The multi-faceted controversy over Donald Trump’s taxes has been rejuvenated by a partial leak of his 2005 tax return.
Interestingly, it appears that Trump pays a lot of tax. At least for that one year. Which is contrary to what a lot of people have suspected—including me in the column I wrote on this topic last year for Time.
But I’m not impressed. First, we have no idea what Trump’s tax rate was in other years. So the people defending Trump on that basis may wind up with egg on their face if tax returns from other years ever get published.
Second, why is it a good thing that Trump paid so much tax? I realize I’m a curmudgeonly libertarian, but I was one of the people who applauded Trump for saying that he does everything possible to minimize the amount of money he turns over to the IRS. As far as I’m concerned, he failed in 2005.
But let’s set politics aside and focus on the fact that Trump coughed up $38 million to the IRS in 2005. If that’s representative of what he pays every year (and I realize that’s a big “if”), my main thought is that he should move to Italy.
Yes, I realize that sounds crazy given Italy’s awful fiscal system and grim outlook. But there’s actually a new special tax regime to lure wealthy foreigners. Regardless of their income, rich people who move to Italy from other nations can pay a flat amount of €100,000 every year. Note that we’re talking about a flat amount, not a flat rate.
Here’s how the reform was characterized by an Asian news outlet.
Italy on Wednesday (Mar 8) introduced a flat tax for wealthy foreigners in a bid to compete with similar incentives offered in Britain and Spain, which have successfully attracted a slew of rich footballers and entertainers. The new flat rate tax of €100,000 (US$105,000) a year will apply to all worldwide income for foreigners who declare Italy to be their residency for tax purposes.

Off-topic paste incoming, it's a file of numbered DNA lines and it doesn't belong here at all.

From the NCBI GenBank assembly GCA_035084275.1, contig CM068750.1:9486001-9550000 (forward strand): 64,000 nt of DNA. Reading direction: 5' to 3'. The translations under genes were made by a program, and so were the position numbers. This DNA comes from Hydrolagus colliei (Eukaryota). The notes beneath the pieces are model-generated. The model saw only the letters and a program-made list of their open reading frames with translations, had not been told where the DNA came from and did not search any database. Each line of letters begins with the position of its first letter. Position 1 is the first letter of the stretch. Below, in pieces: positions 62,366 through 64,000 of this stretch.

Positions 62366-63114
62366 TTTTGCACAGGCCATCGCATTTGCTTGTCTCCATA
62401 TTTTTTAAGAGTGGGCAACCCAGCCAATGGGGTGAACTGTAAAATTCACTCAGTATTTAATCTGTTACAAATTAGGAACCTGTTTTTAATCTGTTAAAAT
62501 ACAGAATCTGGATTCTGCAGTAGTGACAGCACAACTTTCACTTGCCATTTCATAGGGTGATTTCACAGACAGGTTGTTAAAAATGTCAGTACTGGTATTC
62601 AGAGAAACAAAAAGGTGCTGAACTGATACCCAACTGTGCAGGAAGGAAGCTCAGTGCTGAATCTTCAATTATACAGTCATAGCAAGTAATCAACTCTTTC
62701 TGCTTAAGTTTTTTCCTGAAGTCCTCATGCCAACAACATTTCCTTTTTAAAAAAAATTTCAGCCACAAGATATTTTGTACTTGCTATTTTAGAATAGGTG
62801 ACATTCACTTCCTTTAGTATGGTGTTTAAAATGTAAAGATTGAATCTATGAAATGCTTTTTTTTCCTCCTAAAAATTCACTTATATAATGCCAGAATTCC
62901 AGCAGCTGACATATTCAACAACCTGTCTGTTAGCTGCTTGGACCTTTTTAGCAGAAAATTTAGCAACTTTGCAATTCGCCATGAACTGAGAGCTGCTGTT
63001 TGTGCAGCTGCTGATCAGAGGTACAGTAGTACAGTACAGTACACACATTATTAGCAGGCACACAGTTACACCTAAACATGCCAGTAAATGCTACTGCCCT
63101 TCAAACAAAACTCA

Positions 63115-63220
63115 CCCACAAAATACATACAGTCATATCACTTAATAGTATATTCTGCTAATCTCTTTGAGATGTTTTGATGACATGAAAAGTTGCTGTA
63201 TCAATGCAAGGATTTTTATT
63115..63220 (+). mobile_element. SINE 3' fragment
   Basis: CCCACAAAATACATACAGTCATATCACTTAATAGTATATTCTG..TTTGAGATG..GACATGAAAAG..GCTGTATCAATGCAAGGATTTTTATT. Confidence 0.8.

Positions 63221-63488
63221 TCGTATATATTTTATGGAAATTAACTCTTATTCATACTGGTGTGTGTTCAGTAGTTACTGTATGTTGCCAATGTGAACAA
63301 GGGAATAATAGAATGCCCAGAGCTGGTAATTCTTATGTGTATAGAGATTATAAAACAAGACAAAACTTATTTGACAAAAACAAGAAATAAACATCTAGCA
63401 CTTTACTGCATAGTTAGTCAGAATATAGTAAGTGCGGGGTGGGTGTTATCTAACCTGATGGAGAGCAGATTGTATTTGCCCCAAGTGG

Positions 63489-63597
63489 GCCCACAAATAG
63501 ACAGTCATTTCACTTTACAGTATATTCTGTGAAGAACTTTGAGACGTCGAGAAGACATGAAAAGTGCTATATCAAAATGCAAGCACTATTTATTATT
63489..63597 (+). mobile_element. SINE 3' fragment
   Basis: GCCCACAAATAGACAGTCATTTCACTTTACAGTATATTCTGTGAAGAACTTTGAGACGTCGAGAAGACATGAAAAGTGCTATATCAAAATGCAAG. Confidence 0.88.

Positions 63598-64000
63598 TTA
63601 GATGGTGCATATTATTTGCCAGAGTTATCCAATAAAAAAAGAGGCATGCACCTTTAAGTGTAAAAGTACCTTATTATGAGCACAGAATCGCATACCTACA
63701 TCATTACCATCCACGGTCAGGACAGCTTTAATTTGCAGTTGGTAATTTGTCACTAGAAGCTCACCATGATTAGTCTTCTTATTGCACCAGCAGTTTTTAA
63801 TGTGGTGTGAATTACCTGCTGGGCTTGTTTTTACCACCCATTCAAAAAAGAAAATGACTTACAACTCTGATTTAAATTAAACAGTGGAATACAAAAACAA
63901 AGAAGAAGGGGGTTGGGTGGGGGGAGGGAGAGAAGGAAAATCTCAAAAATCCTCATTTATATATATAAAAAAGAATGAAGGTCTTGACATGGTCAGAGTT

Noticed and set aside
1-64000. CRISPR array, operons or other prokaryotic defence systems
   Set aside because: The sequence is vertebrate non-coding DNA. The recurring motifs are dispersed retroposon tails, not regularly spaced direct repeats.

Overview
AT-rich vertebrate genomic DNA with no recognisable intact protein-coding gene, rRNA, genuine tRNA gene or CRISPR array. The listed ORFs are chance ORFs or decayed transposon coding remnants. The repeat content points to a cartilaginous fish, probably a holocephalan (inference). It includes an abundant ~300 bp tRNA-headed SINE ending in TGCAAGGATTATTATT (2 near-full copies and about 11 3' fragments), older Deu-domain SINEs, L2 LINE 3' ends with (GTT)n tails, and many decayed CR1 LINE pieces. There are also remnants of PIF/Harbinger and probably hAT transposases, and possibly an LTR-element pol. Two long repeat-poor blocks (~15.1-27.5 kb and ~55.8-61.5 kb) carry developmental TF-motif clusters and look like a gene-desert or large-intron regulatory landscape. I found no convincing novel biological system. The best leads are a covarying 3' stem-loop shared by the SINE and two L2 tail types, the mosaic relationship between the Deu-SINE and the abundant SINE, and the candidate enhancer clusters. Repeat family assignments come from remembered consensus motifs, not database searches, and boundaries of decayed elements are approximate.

Here’s how Bloomberg/BNA described the new initiative.
Italy unveiled a plan to allow the ultra-wealthy willing to take up residency in the country to pay an annual “flat tax” of 100,000 euros ($105,000) regardless of their level of income. A former Italian tax official told Bloomberg BNA the initiative is an attempt to entice high-net-worth individuals based in the U.K. to set up residency in Italy… Individuals paying the flat tax can add family members for an additional 25,000 euros ($26,250) each. The local media speculated that the measure would attract at least 1,000 high-income individuals.
Think about this from Donald Trump’s perspective. Would he rather pay $38 million to the charming people at the IRS, or would he rather make an annual payment of €100,000 (plus another €50,000 for his wife and youngest son) to the Agenzia Entrate?
Seems like a no-brainer to me, especially since Italy is one of the most beautiful nations in the world. Like France, it’s not a place where it’s easy to become rich, but it’s a great place to live if you already have money.
But if Trump prefers cold rain over Mediterranean sunshine, he could also pick the Isle of Man for his new home.
There are no capital gains, inheritance tax or stamp duty, and personal income tax has a 10% standard rate and 20% higher rate. In addition there is a tax cap on total income payable of £125,000 per person, which has encouraged a steady flow of wealthy individuals and families to settle on the Island.
Though there are other options, as David Schrieberg explained for Forbes.
Italy is not exactly breaking new ground here. Various countries including Portugal, Malta, Cyprus and Ireland have been chasing high net worth individuals with various incentives. In 2014, some 60% of Swiss voters rejected a Socialist Party bid to end a 152-year-old tax break through which an estimated 5,600 wealthy foreigners pay a single lump sum similar to the new Italian regime.
If you think all of this sounds too good to be true, you’re right. At least for Donald Trump and other Americans. The United States has a very onerous worldwide tax system based on citizenship.
In other words, unlike folks in the rest of the world, Americans have to give up their passports in order to benefit from these attractive options. And the IRS insists that such people pay a Soviet-style exit tax on their way out the door.